The word “effect” occurs several times in the course of the specification, and in all cases it applies to the smelting furnaces or the forge, and it does not apply to the air in the furnaces; and what I apprehend it means is this, that the air will come into the furnace without any mischief arising from the nature of the metal you use, it will not alter the effect of the air on the furnace, nor the strength of the blast by its passing through a tube, nor the mode in which the air enters the furnace; you can do what you please as regards heating the air. If you can only communicate with a tube or pipe with the furnace, it will produce the desired effect on the furnace. (Lord Abinger, C.B.: You do not construe the word “effect" as effect on the air, but effect on the furnace.] Yes, my lord, and I say that is the fair meaning of it throughout; it makes no difference to the effect provided it be properly heated, which the whole thing assumes. [Alderson, B. : The difficulty about that is, that your view of the word “effect,” in that particular sentence, makes it almost nonsense, because it is utterly idle, surely, to say, if I have discovered that hot air produces an effect on blast furnaces, every body would agree that it would be immaterial, if heated to a proper temperature, what is the shape of the vessel.] Your lordship will find, that persons acquainted with this manufacture were of opinion that it produced a very different effect on the furnace, according to the mode in which it was passed through for the purpose of getting to the furnace; and as to the question, whether or not they would use pipes for heating the air, one of the witnesses stated that it was the opinion that by using the pipes the air passed too rapidly, and that the consequence of that was, that the effect produced on the furnace was not so beneficial; and therefore the way in which the air passes into the furnace may be very
material in the notion of some persons; it was because, as the In the Exchequer witnesses distinctly stated, the air may be materially affected by L. the mode of constructing the vessel through which you passed it. It was without reference to heat. The question was, whether parties in applying this principle would use the pipes for the purpose of heating the air, and it was with reference to that—[Parke, B. : There was a prejudice against the use of stops in the pipe, because they thought it might destroy the proper force with which the blast came.] There was an impression of that sort in the iron manufacturers beyond all question, which rendered it necessary for the parties drawing the specification to point out to them that it was unfounded, and that the effect produced on the air in the furnace would be exactly the same, whether you passed it through one form or another. That was distinctly stated in the evidence. There was that feeling, and that was one reason why they did not use the pipes to heat the air. Then, I say, thiş statement in the specification is--no matter how you heat your air ; heat it if you please with iron; heat it with copper ; heat it with any other metal you like, it will not make any difference in the effect on the furnace; heat it in any vessel you like ; that is, pass it through pipes with rapidity, pass it if you please into a reservoir, as one of your lordships has stated; use any mode you like, still the effect on the furnace will be the same, therefore it is unimportant what metal you use for heating it; it is unimportant what shaped vessel you pass it through, and I apprehend, beyond all question, that is the meaning of it. Keep your air at the temperature you require for the furnace in which you mean to use it, and then it is utterly unimportant what metal, or what form or shape, you use for the purpose. If that be so, there is an end of any question as to the effect of the finding of the jury. Surely, giving the other construction is a mere absurdity, because that is a statement of a matter which it was unnecessary to make a statement upon at all, because it was a matter having no reference to the subject-matter of the patent, and it was a statement notoriously untrue to every person acquainted with the ordinary principle of heating air; therefore I cannot conceive why, in a patent taken out evidently for a great chemical discovery, by a person well acquainted with chemistry, and the way in which that could be applied, why your lordships are to assume that the sentence in the specification necessarily meant what was an absurdity, and untrue in point of philosophical and chemical knowledge. Therefore, I submit, upon the face of this specification, the point does not arise as to what the effect of the finding of the jury is, for there is nothing inaccurate, and there is nothing untrue in the statement of the specification from beginning to end. I believe that is the only passage in the specification upon which anv question or doubt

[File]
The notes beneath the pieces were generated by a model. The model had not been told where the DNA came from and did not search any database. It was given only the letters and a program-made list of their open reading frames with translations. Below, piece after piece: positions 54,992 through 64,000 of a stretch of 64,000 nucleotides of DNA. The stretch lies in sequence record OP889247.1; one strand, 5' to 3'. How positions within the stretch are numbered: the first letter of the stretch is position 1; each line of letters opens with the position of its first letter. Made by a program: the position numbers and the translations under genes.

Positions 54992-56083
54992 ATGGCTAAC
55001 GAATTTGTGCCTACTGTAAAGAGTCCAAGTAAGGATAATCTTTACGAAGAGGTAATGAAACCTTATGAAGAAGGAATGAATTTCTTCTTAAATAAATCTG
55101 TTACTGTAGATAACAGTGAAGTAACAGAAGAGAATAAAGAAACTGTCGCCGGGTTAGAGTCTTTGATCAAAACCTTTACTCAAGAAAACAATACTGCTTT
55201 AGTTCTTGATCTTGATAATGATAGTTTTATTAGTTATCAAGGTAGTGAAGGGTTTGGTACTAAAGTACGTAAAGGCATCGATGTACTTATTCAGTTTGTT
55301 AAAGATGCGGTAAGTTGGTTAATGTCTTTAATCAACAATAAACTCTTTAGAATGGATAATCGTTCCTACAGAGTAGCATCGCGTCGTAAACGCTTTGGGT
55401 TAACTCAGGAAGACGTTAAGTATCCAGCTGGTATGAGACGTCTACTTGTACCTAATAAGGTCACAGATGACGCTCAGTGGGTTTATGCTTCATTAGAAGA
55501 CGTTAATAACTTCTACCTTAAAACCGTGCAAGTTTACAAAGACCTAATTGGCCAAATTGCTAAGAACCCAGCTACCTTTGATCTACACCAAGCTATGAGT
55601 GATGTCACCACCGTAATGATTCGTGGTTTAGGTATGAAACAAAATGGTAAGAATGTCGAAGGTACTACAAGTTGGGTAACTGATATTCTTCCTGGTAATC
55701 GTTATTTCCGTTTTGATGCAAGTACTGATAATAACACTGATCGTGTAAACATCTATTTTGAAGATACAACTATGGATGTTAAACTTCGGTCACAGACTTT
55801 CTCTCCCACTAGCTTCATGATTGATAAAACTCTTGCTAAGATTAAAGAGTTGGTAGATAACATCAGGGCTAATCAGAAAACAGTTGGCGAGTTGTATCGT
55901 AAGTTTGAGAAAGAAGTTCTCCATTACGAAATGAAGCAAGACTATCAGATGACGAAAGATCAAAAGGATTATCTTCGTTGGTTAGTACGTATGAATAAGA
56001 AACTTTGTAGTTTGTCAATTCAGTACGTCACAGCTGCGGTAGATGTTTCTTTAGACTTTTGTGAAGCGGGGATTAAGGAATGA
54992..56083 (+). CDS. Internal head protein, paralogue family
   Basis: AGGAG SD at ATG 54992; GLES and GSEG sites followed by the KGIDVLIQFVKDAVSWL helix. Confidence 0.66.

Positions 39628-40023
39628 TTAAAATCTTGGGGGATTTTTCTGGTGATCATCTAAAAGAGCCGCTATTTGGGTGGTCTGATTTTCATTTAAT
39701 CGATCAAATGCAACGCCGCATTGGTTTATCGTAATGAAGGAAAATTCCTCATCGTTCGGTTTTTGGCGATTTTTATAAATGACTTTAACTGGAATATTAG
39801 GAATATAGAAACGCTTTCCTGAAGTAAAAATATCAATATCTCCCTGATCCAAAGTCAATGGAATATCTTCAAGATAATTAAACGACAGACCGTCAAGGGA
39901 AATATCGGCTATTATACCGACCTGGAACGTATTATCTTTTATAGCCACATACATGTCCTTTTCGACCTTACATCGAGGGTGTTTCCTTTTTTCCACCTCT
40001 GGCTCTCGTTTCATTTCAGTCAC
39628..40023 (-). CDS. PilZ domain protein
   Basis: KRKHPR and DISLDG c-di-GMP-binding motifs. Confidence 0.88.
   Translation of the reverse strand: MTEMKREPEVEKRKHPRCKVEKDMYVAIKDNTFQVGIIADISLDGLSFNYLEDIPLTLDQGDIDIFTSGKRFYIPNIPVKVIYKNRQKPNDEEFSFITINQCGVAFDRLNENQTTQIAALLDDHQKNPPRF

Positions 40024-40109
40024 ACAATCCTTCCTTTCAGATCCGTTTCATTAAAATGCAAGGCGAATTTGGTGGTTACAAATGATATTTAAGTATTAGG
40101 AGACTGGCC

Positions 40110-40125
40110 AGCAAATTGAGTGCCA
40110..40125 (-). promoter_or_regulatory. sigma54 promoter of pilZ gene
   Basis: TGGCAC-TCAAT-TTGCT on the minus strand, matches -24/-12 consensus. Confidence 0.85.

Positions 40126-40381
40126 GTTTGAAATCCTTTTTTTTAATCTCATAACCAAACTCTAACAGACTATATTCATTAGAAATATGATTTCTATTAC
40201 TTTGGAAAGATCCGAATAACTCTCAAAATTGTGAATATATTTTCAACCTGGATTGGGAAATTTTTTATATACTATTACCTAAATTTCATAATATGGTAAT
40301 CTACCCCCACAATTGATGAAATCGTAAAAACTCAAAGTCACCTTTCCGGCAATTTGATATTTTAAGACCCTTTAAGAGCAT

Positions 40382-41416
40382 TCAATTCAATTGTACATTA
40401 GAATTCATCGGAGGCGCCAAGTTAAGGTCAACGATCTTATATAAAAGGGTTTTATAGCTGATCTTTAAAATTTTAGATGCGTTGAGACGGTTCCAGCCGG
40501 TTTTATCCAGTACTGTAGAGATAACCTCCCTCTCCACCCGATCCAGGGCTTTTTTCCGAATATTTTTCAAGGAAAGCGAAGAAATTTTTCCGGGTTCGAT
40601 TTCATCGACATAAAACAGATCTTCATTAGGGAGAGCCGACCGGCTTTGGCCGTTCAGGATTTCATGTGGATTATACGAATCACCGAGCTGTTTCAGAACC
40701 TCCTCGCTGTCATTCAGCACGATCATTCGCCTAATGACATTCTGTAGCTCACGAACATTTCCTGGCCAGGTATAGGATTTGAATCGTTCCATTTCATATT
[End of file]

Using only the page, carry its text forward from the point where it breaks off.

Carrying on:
Sir W. Follett could have been entertained at any time. Then we come simply in su Tule to enter